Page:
Harley Y. Tse, Ph.D., is a Professor and Deputy Chair in the Department of Immunology and Microbiology. He joined the Department in 1986. Dr. Tse received his B.S. With Honors from the California Institute of Technology in 1972. He did his graduate work at the University of California, San Diego and received his Ph.D. in Immunology in 1977. From 1977 to 1980, Dr. Tse was trained in Immunogenetics in the laboratories of Dr. William Paul and Dr. Ronald Schwartz at the National Institutes of Health. He was employed as a Senior Research Immunologist in the Department of Immunology at the Merck Sharp and Dohme Research Laboratories of Merck & Company. Dr. Tse was a recipient of the NIH Research Career Development Award from 1992 to 1997. He has also served as regular members of several NIH study sections over the last 20 years, including Immunological Sciences (IMS), Hypersensitivity, Autoimmune and Immune-mediated Diseases (HAI), Clinical Immunology and Brain Tumors (CNBT) and National Center for Complementary and Alternative Medicine (NCCAM) study sections .
Dr. Tse's research emphasis is in autoimmunity and autoimmune diseases. His laboratory uses an animal model of multiple sclerosis, experimental autoimmune encephalomyelitis (EAE) to study immune regulation of the central nervous system (CNS). He constructed a Thy-1 congenic mouse strain on the SJL background, SJL.Thy-1a, to track the trafficking of pathogenic T cells from the lymphoid organ to the CNS. His laboratory developed a novel experimental model to induce EAE in traditional non-responder mouse strains, thus suggesting that EAE unresponsiveness was not due to genetic factors, but to regulatory mechanisms such as regulatory T cells (Tregs). Using adoptive transfer and neonatal tolerance techniques, Dr. Tse also showed that EAE resistance was not associated with the permeability of the blood-brain-barrier and entry of pathogenic T cells into the CNS. Current research aims at elucidating how Tregs control the development of the paralytic disease.
Another area of research in Dr. Tse's laboratory is understanding how immune T cells regulate the development of atherosclerosis, a precursor of cardiovascular diseases such as heart attack and strokes. In collaboration with Dr. Michael Shaw of the St. John-Providence Health System, they have identified the first antigenic epitope of ApoB-100, P6, that exacerbate formation of atherosclerotic plaques in the aortas. Using T cell cloning techniques, Dr. Tse has generated a panel of P6-specific T cell clones that when, adoptively transferred into naive recipients, enhanced the development of atherosclerosis. This is the first time that a homogeneous population of atherogenic T cells is available for functional studies. Current research aims at developing a T cell receptor transgenic mouse strain for studying the functional roles of each of the T cell subpopulations, especially Tregs.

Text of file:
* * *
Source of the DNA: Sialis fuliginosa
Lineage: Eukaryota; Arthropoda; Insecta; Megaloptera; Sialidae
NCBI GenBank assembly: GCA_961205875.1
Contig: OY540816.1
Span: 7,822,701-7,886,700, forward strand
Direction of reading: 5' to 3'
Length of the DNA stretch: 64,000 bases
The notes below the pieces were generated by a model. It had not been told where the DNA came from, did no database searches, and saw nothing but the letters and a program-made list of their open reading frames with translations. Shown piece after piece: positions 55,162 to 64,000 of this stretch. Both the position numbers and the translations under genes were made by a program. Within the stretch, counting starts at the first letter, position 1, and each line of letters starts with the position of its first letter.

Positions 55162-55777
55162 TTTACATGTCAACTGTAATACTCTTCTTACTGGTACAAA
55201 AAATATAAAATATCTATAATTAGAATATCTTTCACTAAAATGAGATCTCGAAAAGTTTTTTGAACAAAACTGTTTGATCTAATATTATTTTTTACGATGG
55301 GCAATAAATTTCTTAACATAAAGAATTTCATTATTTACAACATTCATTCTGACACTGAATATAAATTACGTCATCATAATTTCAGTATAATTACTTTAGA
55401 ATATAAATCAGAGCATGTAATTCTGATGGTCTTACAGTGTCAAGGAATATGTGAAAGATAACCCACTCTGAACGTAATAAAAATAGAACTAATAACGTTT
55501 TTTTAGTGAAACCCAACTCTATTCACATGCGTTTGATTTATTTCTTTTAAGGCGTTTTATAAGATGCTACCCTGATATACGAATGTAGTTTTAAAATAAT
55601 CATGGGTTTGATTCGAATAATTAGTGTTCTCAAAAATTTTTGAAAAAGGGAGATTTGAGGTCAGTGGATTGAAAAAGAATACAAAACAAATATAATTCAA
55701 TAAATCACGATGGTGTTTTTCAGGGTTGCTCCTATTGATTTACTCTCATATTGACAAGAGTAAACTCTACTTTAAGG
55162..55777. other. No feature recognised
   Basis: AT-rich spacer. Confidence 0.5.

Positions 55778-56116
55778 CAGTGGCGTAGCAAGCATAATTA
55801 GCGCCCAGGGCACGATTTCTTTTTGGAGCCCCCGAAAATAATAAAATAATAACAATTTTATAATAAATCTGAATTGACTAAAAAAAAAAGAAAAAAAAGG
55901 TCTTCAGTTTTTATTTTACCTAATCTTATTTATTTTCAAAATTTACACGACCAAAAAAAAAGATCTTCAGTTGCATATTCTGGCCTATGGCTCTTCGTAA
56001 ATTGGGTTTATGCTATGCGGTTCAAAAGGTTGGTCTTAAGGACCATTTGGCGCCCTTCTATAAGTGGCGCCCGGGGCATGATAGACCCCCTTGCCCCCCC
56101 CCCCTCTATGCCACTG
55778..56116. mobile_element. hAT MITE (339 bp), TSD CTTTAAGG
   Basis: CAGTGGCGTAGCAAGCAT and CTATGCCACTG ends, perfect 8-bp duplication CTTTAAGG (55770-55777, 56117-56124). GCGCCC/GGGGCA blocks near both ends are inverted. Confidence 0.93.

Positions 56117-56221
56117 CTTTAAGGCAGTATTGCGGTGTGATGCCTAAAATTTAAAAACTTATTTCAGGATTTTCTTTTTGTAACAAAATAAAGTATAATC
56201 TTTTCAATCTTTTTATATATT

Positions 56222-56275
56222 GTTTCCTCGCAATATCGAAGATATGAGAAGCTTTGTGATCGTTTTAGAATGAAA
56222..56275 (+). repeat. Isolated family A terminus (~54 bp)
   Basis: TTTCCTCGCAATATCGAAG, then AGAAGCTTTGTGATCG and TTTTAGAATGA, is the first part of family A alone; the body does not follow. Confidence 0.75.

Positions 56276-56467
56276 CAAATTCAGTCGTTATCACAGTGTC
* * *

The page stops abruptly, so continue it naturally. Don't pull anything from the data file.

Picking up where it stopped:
- Skundric, DS., Cruikshank, WW., Montgomery, PC., Lisak, RP. and Tse, HY. 2015. Emerging role of IL-16 in cytokine-mediated regulation of multiple sclerosis. Cytokine. 75:234-248. doi: 10.1016/j.cyto.2015.01.005. PMID: 25703787 (Paper selected for publication of Abstract in Global Medical Discovery journal: https://globalmedicaldiscovery.com/key-scientific-article /emerging-role-of-il-16-in-cytokine-mediated-regulation-of-multiple-sclerosis/)
- Skundric, DS., Tuzova, MN., Cruikshank, WW., Montgomery, PC., and Tse, HY. 2015. Current concepts of interleukin-16 (IL-16) in the onset and progression of multiple sclerosis. In “Innovative Immunology”, Khan, WA., Editor. Austin Publishing Group/eBook, pp1-17. http://austinpublishinggroup.org/ebooks/innovative-immunology/index.php
- Shaw, MK., Welch, K., Zhao, X., Montgomery, PC., Thummel, R., and Tse, HY. 2014. Identification of Two Immunologic T Cell Epitopes of ApoB-100 and Their Autoimmune Implications. J. Immunol. & Clin. Res. 2(2):1021.
- Tatar, C., Bessert, D., Tse, H. and Skoff, R.P. 2013. Determinants of central nerve system adult neurogenesis are sex, hormones, mouse strain, age and brain region. Glia. 61:192-209, PMID: 23027402.
- Tse, H.Y., Skundric, D.S., Cruikshank, W.W., Montgomery, P.C. and Lisak, R.P. 2013 Immunopathology of CD4+ T cell-mediated autoimmune responses to central nervous system antigens: Role of IL-16. J. Immunol. & Clin. Res. 1:1005.
- Tse, K., Tse, H., Sidney, J., Sette, A. and Ley, K. 2013. T cells in atherosclerosis. Int. Immunol. 25:615-622, 2013.
- Tse, K., Gonan, A., Sidney, J., Ouyang, H., Witztum, J., Sette, A., Tse, H., and Ley, K. 2013. Atheroprotective Vaccination with MHC-II Restricted Peptides from ApoB-100. Frontiers in Immunotherapies and Vaccines. 4:493, 2013. PMID: 24416033
- Shaw, M.K., Li, J., Zhao, X., Ho, P.P. and Tse, H.Y. 2012. Natural resistance to induction and development of experimental autoimmune encephalomyelitis. Curr. Trends in Immunol. 13:1-12.
- Shaw, M.K., Zhao, X, and Tse, H.Y. 2012. Overcoming unresponsiveness in EAE resistant mouse strains by adoptive transfer and antigenic challenge. J. Vis. Exp. (62), e3778, DOI:10.3791/3778.
- Li, J., Zhao, X., Skoff, R., Shaw, M.K. and Tse, H.Y. 2011. Differential levels of resistance to disease induction and development of relapsing experimental autoimmune encephalomyelitis in two H-2b-restricted mouse strains. J. Neuroimmunol. 234:109-114,
- Li, J., Zhao, X, Hao, H-W., Shaw, M.K. and Tse, H.Y. 2011. T cells that trigger acute experimental autoimmune encephalomyelitis also mediate subsequent disease relapses and predominantly produce IL-17. J. Neuroimmunol. 230:26-32, 2011